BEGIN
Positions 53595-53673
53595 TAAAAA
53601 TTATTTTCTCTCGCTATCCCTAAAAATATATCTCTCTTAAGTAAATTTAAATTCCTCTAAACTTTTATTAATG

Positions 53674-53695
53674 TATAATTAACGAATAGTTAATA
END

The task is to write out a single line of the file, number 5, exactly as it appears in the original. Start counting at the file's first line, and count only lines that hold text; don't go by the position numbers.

53674 TATAATTAACGAATAGTTAATA